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Reply to Halifax Courier article by Linda Riordan MP

July 2, 2012

I did think the move to a once a week edition of the Courier was a bad move, but on relection I didn’t buy the paper every day and some times thee just wasn’t enough news in it to justify an edition.  But I am enjoying it, particularly the page that has been given over to local MP’s and Councillors – Talking Politics.

The 29th June 2012 edition was written by my MP, Linda Riordan.  I agreed with much of what she said under the heading of  “It’s time to give our economy a kick start“. I am a member of the Copley Valley Environmet Protection Group and as such am aware some might think I am anti-building, it being that we oppose CMBC and their partners GenR8’s plans to build in the Copley Valley. But that assumption would be wrong. In the distant past I worked in the building industry and realise how large a sector of our economy it and how many people it employs.

But I would add a caveat to that, the building that is required is for a certain section of the housing market. We read often in the press that there is a shortage of housing and yet we see houses on the market for years – houses at all price levels.  In Copley we have an 8 bedroomed listed property for sale at £800,000 and a member of my family struggled to sell a house at £50,000.

I agree with Linda in that the sector of the market that has the greatest need is the social housing market.

I grew up in a council house and it wasn’t until I married that I bought my own home. Building new homes for rent would employ the same amount of builders, plasterers,  joiners and plumbers and more importantly it would meet a need. It would fill a gap. The Thatcher sell off of council houses was not in itself a bad idea, giving people a chance to buy their own home and giving a sense of social mobility must be a good thing. The mistake was not to ring fence the money generated and not to re-build this section of our housing stock. This is where the focus needs to be.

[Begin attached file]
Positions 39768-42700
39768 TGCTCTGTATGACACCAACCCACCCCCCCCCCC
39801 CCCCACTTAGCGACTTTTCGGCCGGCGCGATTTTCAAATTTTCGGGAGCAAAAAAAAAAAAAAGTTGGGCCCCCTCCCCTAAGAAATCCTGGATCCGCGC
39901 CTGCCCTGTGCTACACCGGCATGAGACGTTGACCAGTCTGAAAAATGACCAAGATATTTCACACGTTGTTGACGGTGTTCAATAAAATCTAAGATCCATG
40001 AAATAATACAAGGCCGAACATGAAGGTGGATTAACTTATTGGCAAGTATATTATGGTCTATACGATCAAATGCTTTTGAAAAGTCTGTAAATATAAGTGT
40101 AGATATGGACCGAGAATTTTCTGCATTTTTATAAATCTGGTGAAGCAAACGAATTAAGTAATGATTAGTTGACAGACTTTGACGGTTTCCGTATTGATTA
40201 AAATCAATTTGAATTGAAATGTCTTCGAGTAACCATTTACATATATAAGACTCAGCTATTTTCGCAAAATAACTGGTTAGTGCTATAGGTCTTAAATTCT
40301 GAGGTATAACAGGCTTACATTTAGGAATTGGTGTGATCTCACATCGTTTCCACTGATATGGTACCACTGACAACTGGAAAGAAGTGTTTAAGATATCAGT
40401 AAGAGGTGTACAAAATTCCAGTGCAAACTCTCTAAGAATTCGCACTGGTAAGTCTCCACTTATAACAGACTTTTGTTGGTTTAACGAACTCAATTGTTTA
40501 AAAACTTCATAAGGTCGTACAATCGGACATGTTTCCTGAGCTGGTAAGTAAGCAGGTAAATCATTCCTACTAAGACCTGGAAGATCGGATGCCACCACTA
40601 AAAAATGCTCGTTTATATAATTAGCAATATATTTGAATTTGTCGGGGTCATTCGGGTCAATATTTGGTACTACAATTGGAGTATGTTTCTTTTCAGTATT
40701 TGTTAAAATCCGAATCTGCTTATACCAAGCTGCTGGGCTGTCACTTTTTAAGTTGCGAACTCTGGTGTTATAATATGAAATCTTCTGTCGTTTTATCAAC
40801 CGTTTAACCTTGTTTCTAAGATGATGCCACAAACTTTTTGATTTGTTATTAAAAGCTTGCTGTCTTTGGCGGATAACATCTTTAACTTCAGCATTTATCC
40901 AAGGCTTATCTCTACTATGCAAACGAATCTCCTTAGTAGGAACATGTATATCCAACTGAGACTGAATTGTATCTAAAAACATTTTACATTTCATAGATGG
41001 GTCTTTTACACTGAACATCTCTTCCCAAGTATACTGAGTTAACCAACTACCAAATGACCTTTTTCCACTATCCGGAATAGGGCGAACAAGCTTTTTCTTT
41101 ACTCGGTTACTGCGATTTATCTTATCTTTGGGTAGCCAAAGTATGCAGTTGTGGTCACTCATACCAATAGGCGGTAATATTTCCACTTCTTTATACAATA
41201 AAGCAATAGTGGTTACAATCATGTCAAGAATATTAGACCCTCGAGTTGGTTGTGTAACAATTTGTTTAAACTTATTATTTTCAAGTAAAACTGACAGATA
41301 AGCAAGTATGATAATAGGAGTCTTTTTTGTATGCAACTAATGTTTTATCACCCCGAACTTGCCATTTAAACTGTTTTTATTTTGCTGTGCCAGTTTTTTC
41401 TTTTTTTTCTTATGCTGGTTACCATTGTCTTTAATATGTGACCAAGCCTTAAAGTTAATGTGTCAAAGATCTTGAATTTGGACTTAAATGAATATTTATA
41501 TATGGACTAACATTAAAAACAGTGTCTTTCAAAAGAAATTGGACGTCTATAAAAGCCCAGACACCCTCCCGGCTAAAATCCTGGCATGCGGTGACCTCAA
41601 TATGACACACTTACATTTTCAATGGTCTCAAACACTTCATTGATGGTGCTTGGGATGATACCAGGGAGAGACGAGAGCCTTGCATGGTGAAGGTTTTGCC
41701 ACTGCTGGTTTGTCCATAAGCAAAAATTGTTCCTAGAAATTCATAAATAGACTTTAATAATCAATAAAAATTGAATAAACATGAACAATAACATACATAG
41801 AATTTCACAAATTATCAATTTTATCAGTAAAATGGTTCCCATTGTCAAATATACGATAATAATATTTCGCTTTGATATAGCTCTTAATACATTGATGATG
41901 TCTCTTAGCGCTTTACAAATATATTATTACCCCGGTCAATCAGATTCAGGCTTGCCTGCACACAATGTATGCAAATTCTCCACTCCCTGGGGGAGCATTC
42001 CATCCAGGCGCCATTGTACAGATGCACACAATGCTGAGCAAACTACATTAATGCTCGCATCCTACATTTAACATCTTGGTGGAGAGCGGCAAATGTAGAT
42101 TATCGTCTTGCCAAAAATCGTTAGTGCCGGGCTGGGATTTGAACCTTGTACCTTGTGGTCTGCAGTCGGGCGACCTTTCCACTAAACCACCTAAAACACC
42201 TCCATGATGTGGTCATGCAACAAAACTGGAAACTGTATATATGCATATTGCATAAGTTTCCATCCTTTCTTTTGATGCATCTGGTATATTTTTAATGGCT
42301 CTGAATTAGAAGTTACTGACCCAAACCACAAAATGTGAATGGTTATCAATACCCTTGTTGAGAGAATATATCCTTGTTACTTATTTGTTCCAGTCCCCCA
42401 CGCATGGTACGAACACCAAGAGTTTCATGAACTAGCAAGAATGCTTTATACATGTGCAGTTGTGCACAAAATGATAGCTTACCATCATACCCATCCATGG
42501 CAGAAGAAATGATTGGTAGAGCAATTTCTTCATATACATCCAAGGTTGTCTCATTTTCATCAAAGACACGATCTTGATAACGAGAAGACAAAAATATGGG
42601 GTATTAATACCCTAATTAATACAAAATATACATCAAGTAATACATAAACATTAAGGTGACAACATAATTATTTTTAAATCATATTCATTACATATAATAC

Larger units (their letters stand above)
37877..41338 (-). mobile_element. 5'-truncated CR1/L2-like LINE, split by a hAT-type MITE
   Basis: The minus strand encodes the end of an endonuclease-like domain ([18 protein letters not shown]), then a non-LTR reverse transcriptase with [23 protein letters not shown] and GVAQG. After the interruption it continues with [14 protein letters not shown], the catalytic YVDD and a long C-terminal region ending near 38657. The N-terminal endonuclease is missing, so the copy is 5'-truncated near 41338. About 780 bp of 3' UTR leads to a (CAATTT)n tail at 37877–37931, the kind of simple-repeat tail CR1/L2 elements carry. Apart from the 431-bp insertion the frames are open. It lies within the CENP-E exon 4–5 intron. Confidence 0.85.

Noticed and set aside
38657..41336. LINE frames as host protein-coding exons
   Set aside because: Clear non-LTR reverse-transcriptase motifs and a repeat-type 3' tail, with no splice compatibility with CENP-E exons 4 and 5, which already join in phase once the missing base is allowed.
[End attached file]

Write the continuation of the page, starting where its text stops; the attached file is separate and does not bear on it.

I suggest too that Local Authorities should be building these houses again. This will mean the profits generated would be able to be kept within the communities and used to generate and regenerate neighbourhoods that have been neglected. Conversley the Copley scheme generates profit for a private company, not even based in Yorkshire.

I am certain at this point the question “but where will the money come from?” will be raised. Well there seems to be no problem in finding money to build a new library, convert the Piece Hall into an Italianate Square or fund the surveys in preparation for the Copley Valley Development, so why should it be any different to build social housing? Think of all the local jobs that could be secured. Long term we would again need a team of joiners, painters and plumbers to maintain the houses. These teams where possible could also be employed by the council to maintain the other neglected assets we own. Notice I say assets, because when we have a growing number of these homes along with public buildings, we have in fact got assets.